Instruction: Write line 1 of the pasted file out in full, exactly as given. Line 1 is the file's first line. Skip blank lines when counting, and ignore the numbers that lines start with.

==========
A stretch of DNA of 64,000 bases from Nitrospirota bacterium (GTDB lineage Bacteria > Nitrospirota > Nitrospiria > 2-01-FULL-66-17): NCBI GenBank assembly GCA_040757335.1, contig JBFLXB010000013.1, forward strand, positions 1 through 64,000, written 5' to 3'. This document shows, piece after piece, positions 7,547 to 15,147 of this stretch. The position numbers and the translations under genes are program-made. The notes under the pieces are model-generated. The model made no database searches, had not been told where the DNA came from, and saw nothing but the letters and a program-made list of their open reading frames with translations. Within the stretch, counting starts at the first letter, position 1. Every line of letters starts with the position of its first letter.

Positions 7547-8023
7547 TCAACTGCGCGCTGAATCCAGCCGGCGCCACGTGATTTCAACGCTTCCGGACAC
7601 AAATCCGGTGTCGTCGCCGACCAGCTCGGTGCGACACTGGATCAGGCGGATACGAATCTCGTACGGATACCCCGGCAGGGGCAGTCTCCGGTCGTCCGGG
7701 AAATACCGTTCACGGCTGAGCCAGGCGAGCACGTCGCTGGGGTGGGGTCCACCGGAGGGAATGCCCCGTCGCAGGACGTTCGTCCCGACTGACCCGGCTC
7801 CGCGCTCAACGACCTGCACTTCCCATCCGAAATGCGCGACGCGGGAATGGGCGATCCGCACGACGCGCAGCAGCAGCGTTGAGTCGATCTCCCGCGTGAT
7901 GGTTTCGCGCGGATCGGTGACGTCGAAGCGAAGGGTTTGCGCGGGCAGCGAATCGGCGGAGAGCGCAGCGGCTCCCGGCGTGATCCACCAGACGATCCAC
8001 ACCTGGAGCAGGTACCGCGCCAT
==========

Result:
A stretch of DNA of 64,000 bases from Nitrospirota bacterium (GTDB lineage Bacteria > Nitrospirota > Nitrospiria > 2-01-FULL-66-17): NCBI GenBank assembly GCA_040757335.1, contig JBFLXB010000013.1, forward strand, positions 1 through 64,000, written 5' to 3'. This document shows, piece after piece, positions 7,547 to 15,147 of this stretch. The position numbers and the translations under genes are program-made. The notes under the pieces are model-generated. The model made no database searches, had not been told where the DNA came from, and saw nothing but the letters and a program-made list of their open reading frames with translations. Within the stretch, counting starts at the first letter, position 1. Every line of letters starts with the position of its first letter.